COLONIES of commercial men in the seaport cities of the ante-bellum South were not unlike enclaves on a foreign shore. The colonists’ birth, education, tastes, and sometimes even their religion and politics were strongly bound to New England. For practical reasons they sometimes sublimated their heritage. Often they went native and adopted with fierce pride the habits and customs of their new homes. Occasionally their alien points of view found a few adherents in port cities, and New Englanders and Southerners struggled to gain respectability for their mutual philosophy.
The latter is the case of Unitarianism in the ante-bellum South. New Englanders found in Richmond, New Orleans, and Charleston a native brand of liberal, unorthodox religion in the first quarter of the nineteenth century which they imbued with Unitarianism and which they attempted to foster and nurture in Powhatan (Virginia), Mobile, Augusta, and Savannah in the second quarter of the century.
The experiences of Unitarians in Georgia are typical of those of Unitarians in the Southern ports engaged in the coast wide trade before the Civil War. A congregation with a few native members of the local power structure and a minister with a Harvard education and literary ability could win toleration, even acceptability, and hold its own against the sharp criticisms of the orthodox. A congregation without leaders of local society and without a settled minister quickly eroded and invited bitter attacks from the orthodox who branded Unitarians with heresy and abolition.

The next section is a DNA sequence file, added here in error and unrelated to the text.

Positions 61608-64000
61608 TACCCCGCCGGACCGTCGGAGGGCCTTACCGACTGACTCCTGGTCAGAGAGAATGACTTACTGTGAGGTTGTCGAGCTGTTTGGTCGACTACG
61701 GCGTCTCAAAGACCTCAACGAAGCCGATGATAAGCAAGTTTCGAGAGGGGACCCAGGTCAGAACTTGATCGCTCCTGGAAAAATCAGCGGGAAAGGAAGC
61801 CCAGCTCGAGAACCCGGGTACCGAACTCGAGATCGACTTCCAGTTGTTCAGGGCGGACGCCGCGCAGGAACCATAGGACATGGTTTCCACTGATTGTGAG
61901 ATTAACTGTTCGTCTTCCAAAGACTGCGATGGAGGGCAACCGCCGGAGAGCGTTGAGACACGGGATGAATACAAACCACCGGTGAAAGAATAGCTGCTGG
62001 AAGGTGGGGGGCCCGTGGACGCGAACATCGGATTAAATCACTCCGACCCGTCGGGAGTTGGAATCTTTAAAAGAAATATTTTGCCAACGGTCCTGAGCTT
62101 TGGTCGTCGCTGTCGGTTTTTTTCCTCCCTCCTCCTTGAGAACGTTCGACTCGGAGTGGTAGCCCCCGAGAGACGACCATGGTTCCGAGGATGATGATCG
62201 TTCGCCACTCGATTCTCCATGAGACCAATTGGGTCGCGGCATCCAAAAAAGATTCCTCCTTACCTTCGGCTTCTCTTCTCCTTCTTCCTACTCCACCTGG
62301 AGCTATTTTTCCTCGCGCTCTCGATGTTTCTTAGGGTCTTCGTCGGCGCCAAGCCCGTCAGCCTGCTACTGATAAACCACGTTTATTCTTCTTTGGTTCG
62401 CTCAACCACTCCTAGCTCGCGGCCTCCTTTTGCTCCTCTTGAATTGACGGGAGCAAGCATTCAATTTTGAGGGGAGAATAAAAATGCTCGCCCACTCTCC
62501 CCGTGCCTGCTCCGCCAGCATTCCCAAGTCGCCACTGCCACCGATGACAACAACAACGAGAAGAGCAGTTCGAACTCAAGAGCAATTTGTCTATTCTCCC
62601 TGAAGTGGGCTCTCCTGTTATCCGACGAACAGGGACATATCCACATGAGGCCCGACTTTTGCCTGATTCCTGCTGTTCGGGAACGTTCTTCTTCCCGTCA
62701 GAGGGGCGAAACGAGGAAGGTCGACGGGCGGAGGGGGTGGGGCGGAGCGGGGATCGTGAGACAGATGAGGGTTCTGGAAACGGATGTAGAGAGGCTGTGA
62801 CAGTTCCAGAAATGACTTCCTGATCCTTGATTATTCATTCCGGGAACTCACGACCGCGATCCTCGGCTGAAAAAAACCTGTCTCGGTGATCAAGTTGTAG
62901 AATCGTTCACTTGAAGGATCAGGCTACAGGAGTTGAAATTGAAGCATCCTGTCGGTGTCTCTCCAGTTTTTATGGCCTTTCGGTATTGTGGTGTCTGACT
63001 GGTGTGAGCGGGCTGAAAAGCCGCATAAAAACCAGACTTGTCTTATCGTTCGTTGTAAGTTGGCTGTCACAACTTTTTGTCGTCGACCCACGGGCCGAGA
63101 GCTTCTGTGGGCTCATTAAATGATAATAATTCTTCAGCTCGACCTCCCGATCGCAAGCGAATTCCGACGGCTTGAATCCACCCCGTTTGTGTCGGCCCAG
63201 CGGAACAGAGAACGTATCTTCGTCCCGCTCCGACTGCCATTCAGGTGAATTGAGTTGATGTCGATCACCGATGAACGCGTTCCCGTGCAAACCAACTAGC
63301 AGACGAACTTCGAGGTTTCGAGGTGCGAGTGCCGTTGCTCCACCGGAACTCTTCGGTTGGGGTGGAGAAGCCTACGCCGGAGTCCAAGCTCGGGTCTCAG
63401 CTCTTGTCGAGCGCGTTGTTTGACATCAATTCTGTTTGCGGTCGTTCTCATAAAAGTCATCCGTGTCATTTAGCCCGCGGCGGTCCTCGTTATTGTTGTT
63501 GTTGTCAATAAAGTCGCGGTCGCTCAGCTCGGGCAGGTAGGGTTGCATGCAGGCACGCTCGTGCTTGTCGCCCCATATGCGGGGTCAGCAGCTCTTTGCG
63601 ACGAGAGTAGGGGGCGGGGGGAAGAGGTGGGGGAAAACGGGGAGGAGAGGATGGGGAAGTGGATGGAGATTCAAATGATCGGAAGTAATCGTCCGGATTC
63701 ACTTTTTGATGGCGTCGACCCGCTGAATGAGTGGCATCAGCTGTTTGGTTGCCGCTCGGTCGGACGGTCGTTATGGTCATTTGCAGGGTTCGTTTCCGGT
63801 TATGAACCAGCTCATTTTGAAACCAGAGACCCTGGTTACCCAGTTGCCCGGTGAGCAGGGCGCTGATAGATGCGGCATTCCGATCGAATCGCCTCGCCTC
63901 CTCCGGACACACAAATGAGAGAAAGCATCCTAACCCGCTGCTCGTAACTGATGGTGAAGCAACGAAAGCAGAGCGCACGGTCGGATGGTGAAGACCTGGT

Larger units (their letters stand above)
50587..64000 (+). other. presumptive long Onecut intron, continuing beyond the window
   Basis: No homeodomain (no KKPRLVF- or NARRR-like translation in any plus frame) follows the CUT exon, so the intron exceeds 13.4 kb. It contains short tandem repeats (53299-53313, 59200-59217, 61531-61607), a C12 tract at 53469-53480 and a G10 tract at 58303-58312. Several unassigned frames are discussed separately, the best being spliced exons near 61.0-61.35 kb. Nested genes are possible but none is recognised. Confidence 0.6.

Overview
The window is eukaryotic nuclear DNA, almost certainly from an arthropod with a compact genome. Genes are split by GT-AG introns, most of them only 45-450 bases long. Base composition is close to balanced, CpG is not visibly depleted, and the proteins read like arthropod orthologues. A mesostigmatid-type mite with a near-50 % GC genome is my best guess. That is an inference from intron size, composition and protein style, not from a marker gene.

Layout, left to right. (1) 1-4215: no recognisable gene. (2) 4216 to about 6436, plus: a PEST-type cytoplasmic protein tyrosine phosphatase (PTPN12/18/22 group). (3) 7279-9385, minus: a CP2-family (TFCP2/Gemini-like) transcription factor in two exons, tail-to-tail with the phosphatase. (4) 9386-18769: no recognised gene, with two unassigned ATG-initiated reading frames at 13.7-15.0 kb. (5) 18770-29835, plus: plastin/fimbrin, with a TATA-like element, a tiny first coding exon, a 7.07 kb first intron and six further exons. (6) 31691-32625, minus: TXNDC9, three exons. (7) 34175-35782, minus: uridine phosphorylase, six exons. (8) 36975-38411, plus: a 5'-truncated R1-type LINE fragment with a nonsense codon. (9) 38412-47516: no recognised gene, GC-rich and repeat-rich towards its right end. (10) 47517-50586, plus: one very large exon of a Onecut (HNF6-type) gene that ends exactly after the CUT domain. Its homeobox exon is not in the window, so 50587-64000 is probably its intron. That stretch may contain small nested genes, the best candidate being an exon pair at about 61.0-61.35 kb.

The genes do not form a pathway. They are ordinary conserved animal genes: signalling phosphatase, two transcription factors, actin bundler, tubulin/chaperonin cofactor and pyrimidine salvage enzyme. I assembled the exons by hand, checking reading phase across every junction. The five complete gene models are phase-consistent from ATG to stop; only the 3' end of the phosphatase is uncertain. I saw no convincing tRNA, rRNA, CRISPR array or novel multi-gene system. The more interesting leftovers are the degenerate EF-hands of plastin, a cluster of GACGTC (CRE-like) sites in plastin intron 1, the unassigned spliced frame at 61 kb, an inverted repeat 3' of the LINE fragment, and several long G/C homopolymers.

The Unitarian congregations in Augusta and Savannah experienced the extremes of acceptability and utter rejection and were typical of Unitarian congregations in the ante-bellum South. The experience of these congregations, therefore, may offer useful insights not only to the history of Georgia but also to the history of ideas in the New England enclaves on the coast of the Old South.
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Unitarian Congregations in Ante-Bellum Georgia
George H. Gibson
The Georgia Historical Quarterly
Vol. 54, No. 2 (Summer, 1970), pp. 147-168
Published by: Georgia Historical Society
Stable URL: http://www.jstor.org/stable/40579063
Page Count: 22